Frankenthal, Germany—Located on the outskirts of Mannheim, GLEIS4 Frankenthal has become a mainstay in southwest German nightlife, welcoming the 15,000 guests that come out to catch some of the 150-plus events held there annually. The 200-capacity venue typically hosts everything from rock concerts to poetry slams, and gigs are already on the books for when the venue reopens in October, when it will serve up disco, metal, flamenco and more.
The pandemic has hurt venues worldwide, and GLEIS4 is no exception, but looking to make the most of a bad situation, the venue began streaming events in various formats, allowing it to reach out and provide a program of cultural content to an audience stuck at home. Those offerings ranged from streaming live music to conferences to seminars, but all those presentations required technological capabilities that GLEIS4’s aging digital FOH desk couldn’t handle. As a result, the venue opted to use funds from the federal government’s Neustart Kultur program to purchase an Allen & Heath dLive system, based around a C3500 Surface and a CDM48 Mixrack.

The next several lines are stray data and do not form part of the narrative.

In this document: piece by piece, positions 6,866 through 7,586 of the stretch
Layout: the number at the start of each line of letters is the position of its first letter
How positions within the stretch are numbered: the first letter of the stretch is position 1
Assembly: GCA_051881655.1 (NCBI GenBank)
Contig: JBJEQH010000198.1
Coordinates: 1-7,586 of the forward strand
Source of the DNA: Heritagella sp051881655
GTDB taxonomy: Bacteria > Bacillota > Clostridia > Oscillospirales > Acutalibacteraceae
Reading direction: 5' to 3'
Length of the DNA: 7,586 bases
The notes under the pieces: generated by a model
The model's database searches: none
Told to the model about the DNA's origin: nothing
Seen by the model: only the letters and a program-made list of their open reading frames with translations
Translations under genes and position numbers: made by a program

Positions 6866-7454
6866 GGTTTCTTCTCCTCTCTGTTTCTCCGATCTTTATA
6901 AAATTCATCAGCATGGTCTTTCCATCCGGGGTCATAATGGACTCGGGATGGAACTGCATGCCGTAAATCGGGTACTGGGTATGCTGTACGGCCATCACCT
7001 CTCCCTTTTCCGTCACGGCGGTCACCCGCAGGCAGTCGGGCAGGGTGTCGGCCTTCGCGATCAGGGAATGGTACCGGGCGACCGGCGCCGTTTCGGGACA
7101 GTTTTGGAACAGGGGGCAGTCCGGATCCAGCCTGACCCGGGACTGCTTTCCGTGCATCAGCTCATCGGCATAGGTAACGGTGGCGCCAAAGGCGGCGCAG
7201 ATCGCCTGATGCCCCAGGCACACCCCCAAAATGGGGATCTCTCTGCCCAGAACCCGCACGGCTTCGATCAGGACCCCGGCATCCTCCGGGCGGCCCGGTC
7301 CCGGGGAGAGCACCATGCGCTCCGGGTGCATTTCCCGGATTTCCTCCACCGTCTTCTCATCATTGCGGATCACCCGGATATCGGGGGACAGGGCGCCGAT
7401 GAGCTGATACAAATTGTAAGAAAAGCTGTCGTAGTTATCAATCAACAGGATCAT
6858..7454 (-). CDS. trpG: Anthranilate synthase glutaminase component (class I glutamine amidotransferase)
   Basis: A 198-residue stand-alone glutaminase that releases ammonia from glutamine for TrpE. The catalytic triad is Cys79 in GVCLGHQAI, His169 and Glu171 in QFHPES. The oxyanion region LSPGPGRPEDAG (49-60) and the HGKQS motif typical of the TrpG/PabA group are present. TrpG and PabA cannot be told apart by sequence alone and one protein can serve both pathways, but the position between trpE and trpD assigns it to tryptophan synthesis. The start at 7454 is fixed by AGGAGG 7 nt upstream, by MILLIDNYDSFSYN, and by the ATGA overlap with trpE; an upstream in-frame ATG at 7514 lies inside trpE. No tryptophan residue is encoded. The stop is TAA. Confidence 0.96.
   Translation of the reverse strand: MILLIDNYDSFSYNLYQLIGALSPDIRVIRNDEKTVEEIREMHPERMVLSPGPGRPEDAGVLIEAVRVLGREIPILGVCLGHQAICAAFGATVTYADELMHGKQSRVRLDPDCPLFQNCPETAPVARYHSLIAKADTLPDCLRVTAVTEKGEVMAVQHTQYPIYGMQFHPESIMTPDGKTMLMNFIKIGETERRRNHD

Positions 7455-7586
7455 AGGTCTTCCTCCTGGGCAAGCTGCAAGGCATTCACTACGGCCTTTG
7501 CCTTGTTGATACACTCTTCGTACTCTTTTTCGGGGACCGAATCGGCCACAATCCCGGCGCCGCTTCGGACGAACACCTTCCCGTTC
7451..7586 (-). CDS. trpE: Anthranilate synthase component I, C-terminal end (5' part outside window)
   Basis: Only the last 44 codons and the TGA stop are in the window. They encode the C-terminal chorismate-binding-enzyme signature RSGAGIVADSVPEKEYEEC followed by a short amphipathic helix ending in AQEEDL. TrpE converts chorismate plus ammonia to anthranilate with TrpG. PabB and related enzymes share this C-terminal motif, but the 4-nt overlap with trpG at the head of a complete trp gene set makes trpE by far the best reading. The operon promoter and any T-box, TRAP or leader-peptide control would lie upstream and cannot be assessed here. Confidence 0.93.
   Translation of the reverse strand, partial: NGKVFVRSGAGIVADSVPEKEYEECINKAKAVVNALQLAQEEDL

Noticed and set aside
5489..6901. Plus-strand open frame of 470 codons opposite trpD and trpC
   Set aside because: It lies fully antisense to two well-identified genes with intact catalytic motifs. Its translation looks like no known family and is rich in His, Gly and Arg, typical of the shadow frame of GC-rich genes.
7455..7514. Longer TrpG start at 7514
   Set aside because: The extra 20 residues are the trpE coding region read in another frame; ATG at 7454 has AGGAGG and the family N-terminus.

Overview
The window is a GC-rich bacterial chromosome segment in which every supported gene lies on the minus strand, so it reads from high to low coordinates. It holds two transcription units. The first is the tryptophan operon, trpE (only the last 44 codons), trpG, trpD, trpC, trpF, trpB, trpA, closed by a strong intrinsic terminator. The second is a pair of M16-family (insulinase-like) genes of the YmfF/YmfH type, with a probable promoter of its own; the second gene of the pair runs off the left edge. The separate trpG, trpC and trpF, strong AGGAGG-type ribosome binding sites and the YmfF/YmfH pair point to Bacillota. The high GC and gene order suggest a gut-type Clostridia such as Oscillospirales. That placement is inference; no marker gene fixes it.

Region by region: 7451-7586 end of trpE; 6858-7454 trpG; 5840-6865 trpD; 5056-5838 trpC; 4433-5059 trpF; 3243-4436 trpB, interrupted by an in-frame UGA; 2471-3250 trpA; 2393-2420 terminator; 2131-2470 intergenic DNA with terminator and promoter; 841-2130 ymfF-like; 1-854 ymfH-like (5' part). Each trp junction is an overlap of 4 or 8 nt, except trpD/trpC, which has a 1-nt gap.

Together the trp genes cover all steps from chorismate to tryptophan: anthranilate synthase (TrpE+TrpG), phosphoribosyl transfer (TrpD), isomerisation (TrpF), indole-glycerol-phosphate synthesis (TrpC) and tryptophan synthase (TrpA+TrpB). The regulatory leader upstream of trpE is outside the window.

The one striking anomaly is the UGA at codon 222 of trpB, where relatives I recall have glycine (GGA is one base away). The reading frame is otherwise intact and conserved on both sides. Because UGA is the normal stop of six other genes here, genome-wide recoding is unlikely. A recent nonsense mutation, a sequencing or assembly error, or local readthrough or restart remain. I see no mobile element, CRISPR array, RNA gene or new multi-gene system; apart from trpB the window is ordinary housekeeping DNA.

There were more changes on-hand than merely technical, however. The new streaming gear needed a home, so the venue’s dressing rooms quickly became a control room, housing the 24-fader C3500 Surface and a pair of KS Digital studio monitors, while onstage, the CDM48’s 48 inputs and 24 outputs handled analog I/O for performances. When in-person shows resume in October, the C3500 will be moved to the main room and used as the FOH system for live events.
“We currently use the dLive system for streaming live music, conferences and seminars, among other things,” explains Philipp Hahn, GLEIS4’s technical manager, “but we also plan to use it as an FOH console for our city festival stage, should that take place, depending on the pandemic situation.”
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